For the second time this month, Middletown taxpayers got some good financial news from the city's school system.
Middletown school officials said Friday they will save $2.5 million during the next decade because of favorable re-financing of district bonds that resulted in a lower interest rate.
Earlier this month, district officials said their latest, five-year budget projections showed no need for a new school tax levy until after 2020 and reported the school system's bond rating had improved.
"Municipal bond issues have provisions that allow the issuer to refund or refinance the existing bonds and replace them with new refunding bonds," said Middletown Schools Treasurer Randy Bertram.
"The district has opted to refund and issue the bonds earlier than normal to take advantage of the current low interest rates for a taxable refunding issue," said Middletown Schools Treasurer Randy Bertram.
School districts use bonds to borrow money to pay for buildings and facilities.
If a bond levy is approved by voters, the district issues bonds. A bank or financial institution will sell and administer the bonds.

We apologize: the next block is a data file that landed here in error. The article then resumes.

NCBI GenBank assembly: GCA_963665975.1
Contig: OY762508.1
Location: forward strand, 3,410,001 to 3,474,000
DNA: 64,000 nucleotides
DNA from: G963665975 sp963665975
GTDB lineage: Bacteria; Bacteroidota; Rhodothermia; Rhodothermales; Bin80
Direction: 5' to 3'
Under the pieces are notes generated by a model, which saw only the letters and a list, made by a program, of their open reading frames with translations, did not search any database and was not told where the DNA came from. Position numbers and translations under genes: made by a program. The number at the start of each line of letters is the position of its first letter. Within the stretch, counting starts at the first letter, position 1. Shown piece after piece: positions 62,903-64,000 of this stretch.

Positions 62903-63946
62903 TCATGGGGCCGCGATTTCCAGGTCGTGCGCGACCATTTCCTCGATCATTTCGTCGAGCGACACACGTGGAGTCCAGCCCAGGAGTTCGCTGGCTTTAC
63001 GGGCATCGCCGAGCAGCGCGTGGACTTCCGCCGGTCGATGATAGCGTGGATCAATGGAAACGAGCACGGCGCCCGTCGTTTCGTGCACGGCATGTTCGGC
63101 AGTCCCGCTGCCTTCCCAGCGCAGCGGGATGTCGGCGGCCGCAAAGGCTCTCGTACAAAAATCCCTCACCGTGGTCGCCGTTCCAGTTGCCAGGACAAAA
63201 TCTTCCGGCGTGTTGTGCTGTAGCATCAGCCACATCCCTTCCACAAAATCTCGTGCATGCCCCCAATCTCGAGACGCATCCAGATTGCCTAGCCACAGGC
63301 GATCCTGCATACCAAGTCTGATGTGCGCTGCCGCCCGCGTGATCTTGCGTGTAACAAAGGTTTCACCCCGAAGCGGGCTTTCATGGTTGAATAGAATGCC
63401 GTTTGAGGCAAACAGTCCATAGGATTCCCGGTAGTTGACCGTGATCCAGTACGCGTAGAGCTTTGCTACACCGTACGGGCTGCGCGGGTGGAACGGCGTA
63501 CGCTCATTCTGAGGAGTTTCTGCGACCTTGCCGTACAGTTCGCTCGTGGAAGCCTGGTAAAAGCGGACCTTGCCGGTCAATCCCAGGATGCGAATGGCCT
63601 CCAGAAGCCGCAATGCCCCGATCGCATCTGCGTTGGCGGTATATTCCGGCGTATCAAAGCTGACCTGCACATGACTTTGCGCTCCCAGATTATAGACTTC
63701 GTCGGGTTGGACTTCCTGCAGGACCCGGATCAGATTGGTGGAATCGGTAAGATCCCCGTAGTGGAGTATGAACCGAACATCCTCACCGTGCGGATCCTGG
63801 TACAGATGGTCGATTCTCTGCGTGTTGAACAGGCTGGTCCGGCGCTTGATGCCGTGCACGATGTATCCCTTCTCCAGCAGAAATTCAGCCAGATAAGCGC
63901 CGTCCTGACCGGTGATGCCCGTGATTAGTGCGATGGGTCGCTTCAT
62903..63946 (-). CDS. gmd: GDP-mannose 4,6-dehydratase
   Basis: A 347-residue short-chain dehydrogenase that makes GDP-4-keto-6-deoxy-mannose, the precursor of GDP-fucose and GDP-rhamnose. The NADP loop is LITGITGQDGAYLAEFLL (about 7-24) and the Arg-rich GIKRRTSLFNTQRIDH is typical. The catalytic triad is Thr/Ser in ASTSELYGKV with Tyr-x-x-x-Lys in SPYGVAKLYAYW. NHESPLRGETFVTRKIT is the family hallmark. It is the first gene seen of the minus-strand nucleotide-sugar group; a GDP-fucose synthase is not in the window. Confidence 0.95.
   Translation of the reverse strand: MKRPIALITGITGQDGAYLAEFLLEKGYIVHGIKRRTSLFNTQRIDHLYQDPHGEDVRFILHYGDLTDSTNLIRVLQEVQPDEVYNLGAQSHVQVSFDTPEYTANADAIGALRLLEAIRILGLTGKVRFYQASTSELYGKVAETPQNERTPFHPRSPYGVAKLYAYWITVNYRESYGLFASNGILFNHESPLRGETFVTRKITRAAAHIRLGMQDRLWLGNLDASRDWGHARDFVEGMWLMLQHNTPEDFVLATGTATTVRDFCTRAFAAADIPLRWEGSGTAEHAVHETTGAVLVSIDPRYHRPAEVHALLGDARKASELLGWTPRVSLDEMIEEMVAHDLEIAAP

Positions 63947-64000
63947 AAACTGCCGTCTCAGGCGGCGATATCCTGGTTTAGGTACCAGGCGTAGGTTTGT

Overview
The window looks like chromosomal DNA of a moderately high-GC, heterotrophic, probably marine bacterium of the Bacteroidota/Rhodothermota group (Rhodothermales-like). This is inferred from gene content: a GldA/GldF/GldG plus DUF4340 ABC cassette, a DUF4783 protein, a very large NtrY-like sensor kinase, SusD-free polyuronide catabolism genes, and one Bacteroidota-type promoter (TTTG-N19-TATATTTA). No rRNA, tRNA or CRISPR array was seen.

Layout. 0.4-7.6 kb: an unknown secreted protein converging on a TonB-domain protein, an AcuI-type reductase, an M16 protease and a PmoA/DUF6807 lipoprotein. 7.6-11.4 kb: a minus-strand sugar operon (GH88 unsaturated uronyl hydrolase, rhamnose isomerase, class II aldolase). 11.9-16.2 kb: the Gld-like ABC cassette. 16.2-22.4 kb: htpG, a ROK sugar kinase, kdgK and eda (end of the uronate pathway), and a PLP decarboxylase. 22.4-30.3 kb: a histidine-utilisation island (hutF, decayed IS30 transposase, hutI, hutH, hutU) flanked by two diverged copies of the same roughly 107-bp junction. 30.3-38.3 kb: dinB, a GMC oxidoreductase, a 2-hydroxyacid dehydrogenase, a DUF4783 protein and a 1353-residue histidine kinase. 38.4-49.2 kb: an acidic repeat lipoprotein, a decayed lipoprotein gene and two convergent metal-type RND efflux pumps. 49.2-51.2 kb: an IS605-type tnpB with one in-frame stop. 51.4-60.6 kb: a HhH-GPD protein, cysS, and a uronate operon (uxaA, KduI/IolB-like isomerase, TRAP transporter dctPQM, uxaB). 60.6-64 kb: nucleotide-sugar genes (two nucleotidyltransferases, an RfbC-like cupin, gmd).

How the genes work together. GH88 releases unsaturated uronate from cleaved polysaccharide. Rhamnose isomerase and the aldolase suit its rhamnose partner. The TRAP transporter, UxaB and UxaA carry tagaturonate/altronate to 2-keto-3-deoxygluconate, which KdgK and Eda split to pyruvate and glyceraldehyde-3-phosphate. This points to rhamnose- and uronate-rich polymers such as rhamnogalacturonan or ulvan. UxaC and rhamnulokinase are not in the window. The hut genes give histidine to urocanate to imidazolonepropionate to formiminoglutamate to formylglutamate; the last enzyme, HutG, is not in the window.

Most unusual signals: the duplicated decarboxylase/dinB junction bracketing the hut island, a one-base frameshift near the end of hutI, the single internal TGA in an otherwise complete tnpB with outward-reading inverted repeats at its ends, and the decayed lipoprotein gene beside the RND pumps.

Betram said a bond is like a loan and taxpayers will pay back lenders or bond holders the principal and interest on the loan through the taxes paid to the school district.
Middletown's annual operating budget for the upcoming 2016-2017 school year is $71.3 million.
The $2.5 million in savings during the next 10 years will not result in any refunds to taxpayers but rather lower the overall operating expenses of the district.
The refinanced bonds, which were approved by voters in 2007, have helped pay for construction and building renovations for seven elementary schools and one sixth grade center learning center.
This summer construction will begin on a new Middletown Middle School and renovation of the adjacent high school. Both projects - which also are funded by state construction monies - were the result of voter approved bond levy in May 2014.
The city district is the second school system in Butler County this month to re-finance taxpayer approved bonds to save money via lower interest rates.
Officials with Lakota Local Schools said bond re-financing will save $900,000 from its operating budget this year.
Bertram said Middletown has "been working very hard over the last two years to improve the financial condition of the district while implementing internal controls to keep us on track."
Middletown Schools Superintendent Sam Ison said, "I pledged that I would be a good steward of our tax dollars, to the community and our tax payers, and this is one area we have ensured financial responsibility."